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Are workers our “least important” asset?

ag workers

I’ve just watched a video of Peter Cappelli, a professor of the Wharton School of business who is one of today’s leading scholars of workforce management. He’s just come out with a book entitled Our Least Important Asset.

You kind of know what that is already, don’t you?

It’s people. Employees. Workers.

Every CEO drones on about how their most important resources are human resources. But this is exactly opposite to the way they behave.

Cappelli says this is because, from an accounting point of view—and we all know how important accounting is—there is no such thing as human assets.

The reasoning is simple, if somewhat idiotic. Assets are things you can own: factories, computers, copying machines. You can’t own people. From this point of view, Cappelli says in an enlightening video interview, “people are not assets and have no real value in the finances of a company.”

When this manner of thinking started to catch on in the 1930s, it was less out of touch with reality than today. Ninety years ago, manufacturing was much more important, and manufacturing means machines and assembly lines. The workers were treated as identical replaceable parts.

Then, as Cappelli explains, in the 1980s, shareholder value—and shareholder value only—“became the new goal for companies. They used to say that the goal of companies was explicitly to balance the interests of the stakeholders. And investors were one, but so were employees, and so was the community around you, and so were your customers.”

Then the economists pushed the idea “that shareholders are the only stakeholder. It was one of those battles that was won without a fight,” says Cappelli.

If you grasp this point, you understand a great deal about the history of the United States for the past 40 years. You can see the unprecedented explosion of stock values over that period. You can see why wealth is becoming concentrated in the hands of fewer and fewer people. You can understand why wages have lagged, and are continuing to lag, both company profits and inflation. You’ll even have a glimpse into today’s labor unrest and (indirectly) the rise of extremist populism on the political landscape.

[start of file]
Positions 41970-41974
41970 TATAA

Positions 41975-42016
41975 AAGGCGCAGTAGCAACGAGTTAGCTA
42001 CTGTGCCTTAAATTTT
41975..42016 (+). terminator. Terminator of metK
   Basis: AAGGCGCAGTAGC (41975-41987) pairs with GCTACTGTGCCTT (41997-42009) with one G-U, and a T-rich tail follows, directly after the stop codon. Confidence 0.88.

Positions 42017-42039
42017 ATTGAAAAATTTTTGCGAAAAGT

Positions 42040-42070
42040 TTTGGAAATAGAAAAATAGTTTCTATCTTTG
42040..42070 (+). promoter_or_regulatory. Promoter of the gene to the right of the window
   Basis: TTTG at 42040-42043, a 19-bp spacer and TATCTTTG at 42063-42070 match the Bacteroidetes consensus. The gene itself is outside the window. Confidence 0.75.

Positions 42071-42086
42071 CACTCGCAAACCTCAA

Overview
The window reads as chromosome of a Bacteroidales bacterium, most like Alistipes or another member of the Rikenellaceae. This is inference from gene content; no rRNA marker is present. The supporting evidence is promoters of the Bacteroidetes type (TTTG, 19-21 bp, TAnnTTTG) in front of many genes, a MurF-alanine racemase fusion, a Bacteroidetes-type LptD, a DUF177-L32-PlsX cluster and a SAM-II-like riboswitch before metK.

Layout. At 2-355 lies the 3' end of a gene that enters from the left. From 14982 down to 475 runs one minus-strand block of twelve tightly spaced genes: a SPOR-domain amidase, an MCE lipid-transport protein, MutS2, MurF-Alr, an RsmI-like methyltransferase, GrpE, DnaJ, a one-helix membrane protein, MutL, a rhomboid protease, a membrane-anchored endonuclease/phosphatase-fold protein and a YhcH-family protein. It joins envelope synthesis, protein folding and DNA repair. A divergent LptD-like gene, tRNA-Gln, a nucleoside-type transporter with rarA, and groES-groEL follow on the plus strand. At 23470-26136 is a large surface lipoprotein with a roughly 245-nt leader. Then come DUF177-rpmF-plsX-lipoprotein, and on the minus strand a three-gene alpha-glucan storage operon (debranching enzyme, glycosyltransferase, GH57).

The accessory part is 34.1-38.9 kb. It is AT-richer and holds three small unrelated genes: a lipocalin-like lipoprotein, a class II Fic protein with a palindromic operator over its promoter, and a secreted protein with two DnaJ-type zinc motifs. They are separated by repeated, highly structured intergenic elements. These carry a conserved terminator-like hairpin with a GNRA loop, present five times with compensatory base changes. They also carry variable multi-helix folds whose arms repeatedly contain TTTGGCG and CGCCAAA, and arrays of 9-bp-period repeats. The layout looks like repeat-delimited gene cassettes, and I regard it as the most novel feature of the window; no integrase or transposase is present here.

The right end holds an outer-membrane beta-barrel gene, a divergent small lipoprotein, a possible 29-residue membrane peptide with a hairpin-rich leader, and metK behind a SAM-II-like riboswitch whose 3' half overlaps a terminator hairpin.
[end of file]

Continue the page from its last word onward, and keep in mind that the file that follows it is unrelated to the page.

With the explosion of the information industry, “human capital becomes, in objective terms, more important, but in financial terms still worthless,” Cappelli observes.

Cappelli talks about layoffs: “Let’s say we thought employees were assets . . . and we announce we’re going to have a layoff. What layoffs mean is we’re just going to take those assets and push them out the door. You’d say they were crazy. It’s like, ‘OK, we’ve got a bunch of computers here. We’re going to give them away. We’re just pushing them out the door.’ It wouldn’t make any sense whatsoever.” Especially today, when, he adds, “unlike the 1970s and before, employees are not hanging around expecting to be rehired.”

Who’s going to fix this problem?

“Employees have very little power,” Cappelli says. “The only power employees ever really have is if a lot of them are quitting. A lot of them were quitting. That might be slowing down a bit now. I’d say the employers have largely resisted efforts to make the changes that employees want.”

Even investors who understand this situation have had little impact so far, he adds.

This difficulty affects the produce industry just as it affects every industry with human workers.

So how much do you value your employees? In fact, how do you value your employees?


Richard Smoley, contributing editor for Blue Book Services, Inc., has more than 40 years of experience in magazine writing and editing, and is the former managing editor of California Farmer magazine. A graduate of Harvard and Oxford universities, he has published 12 books.